In exile, Dom found the only available work for someone of his skills was illegal. He became a professional extractor, partnering extensively with point man Arthur and forging a competent reputation and large network of allies in the criminal world. His work became hindered, however, as Dom's projection of Mal began acting in increasingly unpredictable ways. This projection was a manifestation of Dom's perception of Mal in her final years: vengeful, violent yet loving, that was empowered by his intense feelings of guilt and self-hatred: his own subconscious wish to be punished. She became Dom’s tormentor, reminding him of his lost wife, dearly missed children, playing on his growing doubts about reality and foiling his extractions. As Mal grew more powerful, her actions grew more bold and violent, forcing herself into Dom’s plans and becoming impossible for him to ignore or control.
As Mal’s power grew, Dom began feeling it was too dangerous for him to design dreams anymore, as Mal would undoubtedly know the dream as well, making it easier for her to find them and foil the plan. This required him to rely on other Architects, severely limiting his flexibility.
Cobb is a disturbed man, shaken by the death of his wife and the events that led him to leave his children. Cobb struggles to leave his dark and tortured past behind him, which is why he accepts Saito's offer. As the movie progresses, Cobb is forced to deal with Mal's projection until he is able to fully overcome her death.
Cobb excels at his job for many reasons, the greatest of which is the ease in which he reads people, most notably his marks. He is a skilled extractor. He is also quite a conversationalist, and laces his speech and actions with deceptive gambits. An example of this is when he twists the truth of the team's reason for drawing Fischer deeper into the dream levels, and again when he draws Ariadne into the world of shared dreaming without her knowledge. Like Eames and Arthur, Cobb also can be seen to be highly proficient in hand-to-hand combat, evasive tactics, and sharpshooting. He managed to disable multiple projections in the Hotel bathroom and in the mountains. He also seems to have advanced intrusion and stealth training, as evidenced by his expert navigation of Saito's complex in the beginning of the film, as well as the silent neutralization of the projections in that complex.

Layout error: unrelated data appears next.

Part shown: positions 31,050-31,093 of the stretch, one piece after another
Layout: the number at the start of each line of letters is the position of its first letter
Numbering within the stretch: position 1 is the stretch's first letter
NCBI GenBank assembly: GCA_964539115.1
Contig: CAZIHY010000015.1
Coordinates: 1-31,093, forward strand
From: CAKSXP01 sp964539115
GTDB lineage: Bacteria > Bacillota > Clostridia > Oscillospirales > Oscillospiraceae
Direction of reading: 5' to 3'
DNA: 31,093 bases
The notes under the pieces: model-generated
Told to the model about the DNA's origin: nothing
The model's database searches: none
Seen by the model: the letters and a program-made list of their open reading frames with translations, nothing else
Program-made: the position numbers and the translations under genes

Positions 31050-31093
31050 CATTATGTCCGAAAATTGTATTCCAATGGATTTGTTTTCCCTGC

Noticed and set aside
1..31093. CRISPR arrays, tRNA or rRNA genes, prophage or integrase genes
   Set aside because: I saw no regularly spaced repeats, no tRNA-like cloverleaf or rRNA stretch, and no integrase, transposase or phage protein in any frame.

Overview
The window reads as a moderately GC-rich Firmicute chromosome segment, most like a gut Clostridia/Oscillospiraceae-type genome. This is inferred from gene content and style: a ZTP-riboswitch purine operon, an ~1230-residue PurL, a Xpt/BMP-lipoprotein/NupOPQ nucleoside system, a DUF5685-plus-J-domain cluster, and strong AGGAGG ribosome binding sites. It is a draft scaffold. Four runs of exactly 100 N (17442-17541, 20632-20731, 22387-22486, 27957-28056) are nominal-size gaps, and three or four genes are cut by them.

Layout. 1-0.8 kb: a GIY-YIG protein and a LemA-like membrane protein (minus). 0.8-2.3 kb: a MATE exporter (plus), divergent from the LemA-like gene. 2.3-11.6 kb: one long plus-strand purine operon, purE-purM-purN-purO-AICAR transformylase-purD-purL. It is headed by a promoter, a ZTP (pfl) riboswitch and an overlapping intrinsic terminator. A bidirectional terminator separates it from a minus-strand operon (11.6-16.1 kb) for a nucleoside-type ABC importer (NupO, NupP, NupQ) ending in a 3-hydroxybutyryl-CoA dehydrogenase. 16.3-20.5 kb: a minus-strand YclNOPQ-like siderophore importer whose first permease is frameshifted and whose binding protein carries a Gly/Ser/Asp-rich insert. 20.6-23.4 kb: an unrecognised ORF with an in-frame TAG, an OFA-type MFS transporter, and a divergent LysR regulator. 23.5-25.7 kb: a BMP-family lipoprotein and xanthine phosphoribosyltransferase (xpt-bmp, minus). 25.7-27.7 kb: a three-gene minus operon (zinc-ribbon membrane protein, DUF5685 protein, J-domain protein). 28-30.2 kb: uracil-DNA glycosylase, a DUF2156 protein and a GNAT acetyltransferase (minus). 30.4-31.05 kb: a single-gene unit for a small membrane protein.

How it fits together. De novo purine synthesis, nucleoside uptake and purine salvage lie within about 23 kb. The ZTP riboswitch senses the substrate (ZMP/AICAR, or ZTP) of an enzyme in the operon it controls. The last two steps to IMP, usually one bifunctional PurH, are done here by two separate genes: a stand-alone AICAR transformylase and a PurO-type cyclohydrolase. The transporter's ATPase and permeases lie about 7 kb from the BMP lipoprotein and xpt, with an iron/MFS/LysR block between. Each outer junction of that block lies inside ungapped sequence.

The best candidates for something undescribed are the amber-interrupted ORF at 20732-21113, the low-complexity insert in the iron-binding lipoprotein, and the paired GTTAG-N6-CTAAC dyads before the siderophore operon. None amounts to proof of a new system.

Development and Summary of Profession
“At the beginning of the film,” Christopher Nolan says, “we learn that Cobb is the best extractor in the game. He is hired by corporations to steal secrets they would otherwise never have access to. It’s all based on the persistence of an idea, the notion that any concept will stay fixed in the subconscious. It’s impossible to unlearn something, and that forms the basis for what an extractor is able to do in terms of retrieving information.”
The performance of DiCaprio has been widely acclaimed, but was not nominated for the Oscar for Best Actor, though heavily considered by many critics who have reviewed the film.
- "Those kids, your grandchildren, they're waiting for their father to come back home - that's their reality. This job, this last job, that's how I get there."
- "You create the world of the dream. You bring the subject into the dream and they fill it with their sub-conscious."
- "Well, dreams, they feel real while we're in them, right? It's only when we wake up that we realize that something was actually strange."
- "Building a dream from memory is the easiest way to lose your grasp on what's real and what is a dream."
- Cobb: "They think I killed her."
Cobb: "Thank you."
Ariadne: "For what?"
Cobb: "For not asking whether or not I did."
- He was known as The Extractor in some promotional material.
- ↑ The airline ticket given to Dom when he is escaping America displays his full name, spelling it with an additional 'k'.